• Close Doors – Once your cat is comfortable going in and out of the carrier, try tossing a favorite treat in and then close the door behind him. Let him sit in there for about 15 seconds before letting him out. Upon exit, give him another treat. I like using the Wildly Natural treats because they are small and won’t fill your cat up too quickly. We sell them here in the behavior boutique: https://www.catbehaviorsolutions.org/product-page/wildly-natural-cat-treatsExtend the time your cat is closed in the carrier up to about 1 minute.

  • Pick Up – Once the cat is comfortable in the carrier for a minute or more, cover the carrier with a towel and pick it up and walk around your house. Do this at least once a day for a few days – always giving a treat when the walk is over. Then walk outside with the carrier – no more than a few minutes at a time; always ending with a treat.

  • The Ride – The safest place for the carrier is on the floor behind the passenger seat. If your carrier is too large for the floor, put the carrier in the back seat and secure the seatbelt through the handle. This will help reduce the scare nd distraction of slipping, tipping and moving in the car. Start with short rides about 5 minutes long. Give treats at every red light and when you return home. The cat will soon associate going for a ride as something he gets rewarded for. Be sure to play quiet, soothing music in the car with the cat; this is not the time to rock out at high volumes. Cats’ hearing is very sensitive and loud noises are frightenening to them.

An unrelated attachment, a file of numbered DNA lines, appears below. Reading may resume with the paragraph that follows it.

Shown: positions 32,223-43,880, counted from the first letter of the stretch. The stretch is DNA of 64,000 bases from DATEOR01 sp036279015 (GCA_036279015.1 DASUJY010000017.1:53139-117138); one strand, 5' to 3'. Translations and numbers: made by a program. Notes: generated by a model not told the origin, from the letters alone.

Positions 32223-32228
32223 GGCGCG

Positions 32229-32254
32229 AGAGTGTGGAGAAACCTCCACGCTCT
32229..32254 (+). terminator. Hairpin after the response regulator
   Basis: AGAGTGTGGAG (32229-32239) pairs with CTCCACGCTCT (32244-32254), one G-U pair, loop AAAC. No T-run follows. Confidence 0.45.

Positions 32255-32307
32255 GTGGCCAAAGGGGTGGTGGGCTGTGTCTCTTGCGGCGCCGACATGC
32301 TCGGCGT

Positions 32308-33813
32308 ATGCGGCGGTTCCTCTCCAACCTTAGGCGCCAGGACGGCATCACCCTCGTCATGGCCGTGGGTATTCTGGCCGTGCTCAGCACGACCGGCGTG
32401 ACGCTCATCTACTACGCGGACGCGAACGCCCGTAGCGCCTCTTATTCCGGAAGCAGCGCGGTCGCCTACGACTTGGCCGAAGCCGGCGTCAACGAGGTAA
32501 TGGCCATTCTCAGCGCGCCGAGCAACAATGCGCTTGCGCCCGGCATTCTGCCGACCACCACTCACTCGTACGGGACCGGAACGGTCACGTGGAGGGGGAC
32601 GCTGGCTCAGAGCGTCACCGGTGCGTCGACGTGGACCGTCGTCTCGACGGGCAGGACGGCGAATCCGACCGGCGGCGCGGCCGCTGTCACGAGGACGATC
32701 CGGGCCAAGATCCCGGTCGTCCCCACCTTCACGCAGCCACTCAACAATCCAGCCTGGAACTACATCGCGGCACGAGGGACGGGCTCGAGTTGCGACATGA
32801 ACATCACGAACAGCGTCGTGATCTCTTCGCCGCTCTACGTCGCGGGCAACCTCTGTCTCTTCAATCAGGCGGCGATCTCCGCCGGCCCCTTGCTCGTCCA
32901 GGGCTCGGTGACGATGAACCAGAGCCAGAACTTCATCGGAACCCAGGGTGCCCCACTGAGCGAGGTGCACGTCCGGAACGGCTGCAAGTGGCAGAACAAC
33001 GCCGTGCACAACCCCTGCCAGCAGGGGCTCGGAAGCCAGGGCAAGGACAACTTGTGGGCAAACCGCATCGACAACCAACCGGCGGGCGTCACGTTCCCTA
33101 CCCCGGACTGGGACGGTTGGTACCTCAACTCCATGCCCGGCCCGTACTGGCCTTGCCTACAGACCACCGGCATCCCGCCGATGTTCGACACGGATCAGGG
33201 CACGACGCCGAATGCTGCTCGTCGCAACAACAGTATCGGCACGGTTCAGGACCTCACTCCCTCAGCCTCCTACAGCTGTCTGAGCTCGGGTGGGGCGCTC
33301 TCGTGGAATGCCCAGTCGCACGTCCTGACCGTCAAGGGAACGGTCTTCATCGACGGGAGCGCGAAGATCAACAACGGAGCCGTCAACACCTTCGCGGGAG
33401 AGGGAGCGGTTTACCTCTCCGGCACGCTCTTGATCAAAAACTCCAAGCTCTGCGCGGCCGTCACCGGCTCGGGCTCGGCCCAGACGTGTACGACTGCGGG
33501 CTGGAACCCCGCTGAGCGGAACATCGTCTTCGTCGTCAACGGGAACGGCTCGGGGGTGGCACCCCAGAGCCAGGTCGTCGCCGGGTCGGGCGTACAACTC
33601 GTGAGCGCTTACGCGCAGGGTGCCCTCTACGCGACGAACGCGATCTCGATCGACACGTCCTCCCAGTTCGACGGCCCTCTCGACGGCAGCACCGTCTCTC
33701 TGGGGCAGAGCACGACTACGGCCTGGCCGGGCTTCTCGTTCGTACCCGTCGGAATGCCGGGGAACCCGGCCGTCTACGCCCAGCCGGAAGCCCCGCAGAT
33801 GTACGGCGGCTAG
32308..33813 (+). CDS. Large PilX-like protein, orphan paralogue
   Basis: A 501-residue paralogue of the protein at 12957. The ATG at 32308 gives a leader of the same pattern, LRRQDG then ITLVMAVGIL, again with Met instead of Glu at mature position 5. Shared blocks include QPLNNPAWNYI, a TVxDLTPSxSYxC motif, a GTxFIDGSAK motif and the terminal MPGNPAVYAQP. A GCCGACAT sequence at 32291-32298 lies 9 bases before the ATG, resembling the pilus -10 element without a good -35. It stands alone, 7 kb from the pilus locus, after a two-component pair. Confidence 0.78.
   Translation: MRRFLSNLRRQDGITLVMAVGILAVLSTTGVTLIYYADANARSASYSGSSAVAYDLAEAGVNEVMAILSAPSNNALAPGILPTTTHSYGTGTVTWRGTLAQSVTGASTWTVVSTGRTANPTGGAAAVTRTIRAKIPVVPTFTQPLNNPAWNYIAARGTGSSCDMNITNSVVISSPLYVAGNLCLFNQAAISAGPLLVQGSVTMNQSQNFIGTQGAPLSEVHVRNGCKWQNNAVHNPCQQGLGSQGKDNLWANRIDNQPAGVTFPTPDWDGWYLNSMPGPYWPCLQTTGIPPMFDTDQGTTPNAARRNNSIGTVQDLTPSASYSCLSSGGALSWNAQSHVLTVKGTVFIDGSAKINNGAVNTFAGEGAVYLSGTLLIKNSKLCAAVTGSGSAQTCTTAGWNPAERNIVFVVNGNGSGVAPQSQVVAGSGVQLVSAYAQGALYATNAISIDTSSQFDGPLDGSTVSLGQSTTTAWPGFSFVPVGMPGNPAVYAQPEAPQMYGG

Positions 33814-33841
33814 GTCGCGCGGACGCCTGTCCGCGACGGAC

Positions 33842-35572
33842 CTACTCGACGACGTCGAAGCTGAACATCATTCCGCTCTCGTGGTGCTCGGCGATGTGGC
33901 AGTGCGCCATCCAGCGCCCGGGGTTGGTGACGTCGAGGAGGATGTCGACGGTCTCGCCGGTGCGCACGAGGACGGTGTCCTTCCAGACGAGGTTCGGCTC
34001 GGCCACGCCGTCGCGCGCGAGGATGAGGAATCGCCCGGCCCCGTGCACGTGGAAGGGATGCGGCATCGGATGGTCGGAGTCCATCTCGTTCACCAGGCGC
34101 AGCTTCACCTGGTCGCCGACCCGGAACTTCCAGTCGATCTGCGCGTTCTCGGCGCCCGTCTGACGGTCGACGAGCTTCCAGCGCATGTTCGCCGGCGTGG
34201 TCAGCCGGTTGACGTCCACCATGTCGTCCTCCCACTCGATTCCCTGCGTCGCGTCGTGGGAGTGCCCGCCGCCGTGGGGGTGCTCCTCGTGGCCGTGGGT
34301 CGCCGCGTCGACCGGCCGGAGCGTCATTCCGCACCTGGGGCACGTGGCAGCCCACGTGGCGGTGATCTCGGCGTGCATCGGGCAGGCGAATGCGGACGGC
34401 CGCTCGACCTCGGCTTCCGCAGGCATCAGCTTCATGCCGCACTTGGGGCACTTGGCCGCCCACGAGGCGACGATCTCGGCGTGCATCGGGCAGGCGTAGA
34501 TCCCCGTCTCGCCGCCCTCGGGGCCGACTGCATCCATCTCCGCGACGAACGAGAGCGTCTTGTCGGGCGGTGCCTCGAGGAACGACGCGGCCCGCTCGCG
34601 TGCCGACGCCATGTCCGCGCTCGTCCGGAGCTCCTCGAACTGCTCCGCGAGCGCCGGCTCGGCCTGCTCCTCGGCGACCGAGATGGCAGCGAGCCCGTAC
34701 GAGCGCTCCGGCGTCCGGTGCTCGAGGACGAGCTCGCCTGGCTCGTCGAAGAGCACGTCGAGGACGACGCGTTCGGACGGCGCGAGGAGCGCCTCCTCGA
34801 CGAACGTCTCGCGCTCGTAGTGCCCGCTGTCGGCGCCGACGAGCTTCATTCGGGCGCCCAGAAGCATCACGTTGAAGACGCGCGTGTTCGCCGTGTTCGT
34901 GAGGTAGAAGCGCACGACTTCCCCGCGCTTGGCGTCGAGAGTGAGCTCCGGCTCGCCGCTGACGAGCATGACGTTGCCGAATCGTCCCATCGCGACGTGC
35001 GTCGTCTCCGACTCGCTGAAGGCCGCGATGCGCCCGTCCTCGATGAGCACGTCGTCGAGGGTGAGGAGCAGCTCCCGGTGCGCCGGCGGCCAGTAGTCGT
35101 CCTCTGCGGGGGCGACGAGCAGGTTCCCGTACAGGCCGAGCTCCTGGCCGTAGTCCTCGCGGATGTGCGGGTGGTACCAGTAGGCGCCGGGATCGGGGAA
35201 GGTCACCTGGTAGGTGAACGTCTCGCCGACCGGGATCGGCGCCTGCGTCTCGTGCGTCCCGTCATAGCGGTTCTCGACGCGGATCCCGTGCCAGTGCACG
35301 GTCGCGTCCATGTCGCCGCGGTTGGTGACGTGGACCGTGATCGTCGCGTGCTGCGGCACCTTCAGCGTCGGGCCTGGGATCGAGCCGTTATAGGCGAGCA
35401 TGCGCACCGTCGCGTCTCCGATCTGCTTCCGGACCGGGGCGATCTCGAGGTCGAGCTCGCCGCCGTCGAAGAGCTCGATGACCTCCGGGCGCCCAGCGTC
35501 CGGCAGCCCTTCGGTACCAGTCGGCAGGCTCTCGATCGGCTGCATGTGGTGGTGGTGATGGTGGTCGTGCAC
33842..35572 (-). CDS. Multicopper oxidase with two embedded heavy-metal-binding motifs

• The Vet Visit – Often, the waiting room in the vet’s office is the most stressful for your cat because of the other animals in the waiting area and strong odors from other stressed felines. Be sure to keep the carrier covered so your cat is not stressed out by the sights. Call the vet office from the parking lot and tell them you have a cat there for an appointment. They may let you wait in the car, and call when a room opens up so you can bypass the waiting room all together.

  • The Exam – Once you are in the exam room, remove the top of the carrier and allow your cat to stick his head out and smell the new environment. Talk in a soothing, calming voice and give treats often. When the vet arrives, tell them you’d prefer for your cat to be examined in the carrier if he is too shy/fearful. If your cat is confident, be sure to put his towel/blanket down on the exam table for him to have familiar scent under him. Never place the cat directly on the cold, slick exam table surface. Continue to give treats every few minutes as he is going through the exam process.

This process is gradual desensitization; paring something perceived as scary with something great. Eventually the good car rides outweigh the annual vet visit and the sight of the carrier no longer sends him into panic attacks.



#TakeCatToTheVet #CatCarrier